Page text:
Totally Unauthorized

A side of the film industry most people never see.

Surprise, with an aftertaste of ouch

Sometimes one is just not prepared for the day one gets.

It was supposed to be a fairly light day, work-wise, which was just what I needed because tomorrow I know I’m going to get the shit beaten out of me.

We were supposed to change some tubes, run some light cable, then go home. Maybe 6 hours.

We showed up at 7 am, but the equipment we needed to start working didn’t arrive until 10 am, due to traffic.

Fine. Maybe 8 hours.

We changed our tubes, ran the cable we needed to run and were hopeful we might still get out by lunch.

Then, surprise!

We had another set full of fluorescent fixtures that no one knew about before. So we got more tubes, and changed those fixtures.

I suppose I should mention that the standard-issue fixture for drop ceilings (aka troffer), isn’t designed to have the tubes changed very often. The whole point of installing these fixtures is the lack of maintenance needed.

Stick them in the ceiling, and forget they were ever there. They should last for years.

Unless you rent out your space for shoots – then we have to change out the tubes for color balanced ones, which involves wrenching open the bottom of the fixture (the delicate plastic part), wrestling out the tubes by twisting them and swearing, breaking some of the tiny parts that aren’t that fucking important anyways because I have to do 100 more of these fucking things, shoving in tubes that are just a micron too long, so there’s more shoving and swearing and sweating and 20 years of dust from the fixture falls everywhere – which is really bad if you wear a bra, because guess where that dust likes to land?

You haven’t lived until you’ve stood in the shower and tried to scrub off a combo of asbestos* dust and sweat.

But we got it all done, albeit a bit later than we’d originally intended.

Then, we got the call.

Something, somewhere, had changed.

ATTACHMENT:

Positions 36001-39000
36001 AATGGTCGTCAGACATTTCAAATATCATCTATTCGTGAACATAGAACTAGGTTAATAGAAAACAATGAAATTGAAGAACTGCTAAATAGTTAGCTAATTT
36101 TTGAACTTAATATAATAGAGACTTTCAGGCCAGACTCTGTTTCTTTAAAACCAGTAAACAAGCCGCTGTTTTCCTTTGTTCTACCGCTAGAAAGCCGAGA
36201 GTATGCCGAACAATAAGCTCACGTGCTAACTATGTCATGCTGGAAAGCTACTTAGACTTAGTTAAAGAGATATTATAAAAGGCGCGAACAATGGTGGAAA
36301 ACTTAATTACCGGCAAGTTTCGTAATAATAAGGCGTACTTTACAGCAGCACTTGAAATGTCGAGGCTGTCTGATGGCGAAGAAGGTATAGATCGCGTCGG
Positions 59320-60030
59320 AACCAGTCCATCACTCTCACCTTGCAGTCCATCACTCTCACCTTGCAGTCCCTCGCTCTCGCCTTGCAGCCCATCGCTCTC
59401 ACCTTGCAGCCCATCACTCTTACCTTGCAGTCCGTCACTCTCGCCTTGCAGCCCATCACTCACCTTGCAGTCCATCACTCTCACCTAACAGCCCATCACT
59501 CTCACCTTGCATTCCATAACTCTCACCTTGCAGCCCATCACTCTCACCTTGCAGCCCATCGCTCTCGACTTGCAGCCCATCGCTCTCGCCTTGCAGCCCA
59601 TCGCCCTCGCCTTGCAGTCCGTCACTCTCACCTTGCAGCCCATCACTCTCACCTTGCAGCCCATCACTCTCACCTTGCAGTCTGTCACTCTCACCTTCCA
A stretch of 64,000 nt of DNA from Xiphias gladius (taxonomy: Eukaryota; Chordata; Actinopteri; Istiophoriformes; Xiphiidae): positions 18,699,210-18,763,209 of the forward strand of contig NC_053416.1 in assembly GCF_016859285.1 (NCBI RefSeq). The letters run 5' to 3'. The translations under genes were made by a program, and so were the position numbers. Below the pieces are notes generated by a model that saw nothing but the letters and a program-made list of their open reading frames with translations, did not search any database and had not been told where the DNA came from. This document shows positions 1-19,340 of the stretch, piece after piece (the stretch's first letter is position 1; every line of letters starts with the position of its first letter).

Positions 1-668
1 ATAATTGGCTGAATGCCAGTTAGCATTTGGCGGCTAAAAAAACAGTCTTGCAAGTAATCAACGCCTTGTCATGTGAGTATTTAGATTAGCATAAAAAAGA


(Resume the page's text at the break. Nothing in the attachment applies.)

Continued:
We had to go back to all the fixtures and change the tubes for a different color.

Dammit.

I’d just used up all my baby wipes scraping off the asbestos. Now I was going to get covered in it again and itch all the way home in rain traffic.

The rain isn’t predicted until midnight, but the mere mention of water falling from the sky is enough to send the entire city into a blind panic.

All of us were hoping to be home before said panic.

Alas, it was not to be and I spent 1.5 hours crawling home on a route that should have taken me 20 minutes.

Thanks, rain.

I’ll be standing outside all day tomorrow.

 

 

*If you’re in an office building built before the era of ‘holy shit this causes cancer’, look up. See those white tiles on the ceiling? They’re not the asbestos (maybe). The asbestos is the weird popcorn looking stuff that’s sprayed everywhere between those tiles and the actual ceiling. Calm down, it’s not going to get to you. Unless you’ve rented out the building to a movie, and the riggers came in and changed the tubes. If that happened, your lungs are fucked – but it’s okay, you won’t have any issues until you’re old and decrepit and too old to care. Or so I’m told. Excuse me while I cough. It’s totally unrelated.

 

 

Filed under: crack of dawn, cranky, hazardous, locations, movies, toxic waste, Work, , , , , , , , , , , ,

Wow, things got busy!

There I was, expecting the usual not-so-busy December, and out of nowhere suddenly work is going gangbusters. Not that it’s a bad thing, it’s just… unexpected.

I’m bouncing back and forth between two shows crewed by awesome folks that I love to work with – a one-hour ensemble drama (let’s call it Been Done Before) and Yet Another Cop Show.

The two have been syncing up nicely. This week, I have four days rigging on Been Done Before, and Friday working the set on Yet Another Cop Show.

Since BDB is rigging, the hours are shorter (normally not over 10 hours), except today which was a bit longer because we had to rig at the world’s smallest loft.  Had we a cat handy, there wouldn’t have been room to swing it. Seeing a largish production trying to cram a crew into the space was probably hilarious, but I’ve very glad I didn’t have to work the set.

After helping the shooting crew move to the loft (the day’s second location), we went back to wrap our first location at the old LA Times building.  We were shooting in the currently unused Chandler-era executive offices on the top floor in a room called the Round Table – which features, unsurprisingly, a big round table. You’ve seen it in about a bazillion movies.

I really do believe that being honest (within reason) is the best way to live one’s life, but I have to tell you all – had there been a way for me to sneak the original Paul Horiuchi painting out of the building, I’d have done it. It’s just hanging on the wall in an empty office, making no one happy instead of inspiring joy and general well-being, which is a painting’s job.

Oh, well.

Once we’d gotten the shooting crew moved and wrapped, it was right in the middle of rush hour, so a co-worker and I went and had some Pho at a place around the corner from the Times building. Hot noodle soup is perfect on a cold night.

By the time we finished eating, the traffic had died down enough for me to venture onto the freeway towards home.

Tomorrow, we’re wrapping the world’s smallest loft, which shouldn’t take very long, and then Friday, it’ll be a split on YACS.

Five days this week! Yay!!!

Filed under: locations, Work, , , , , , ,

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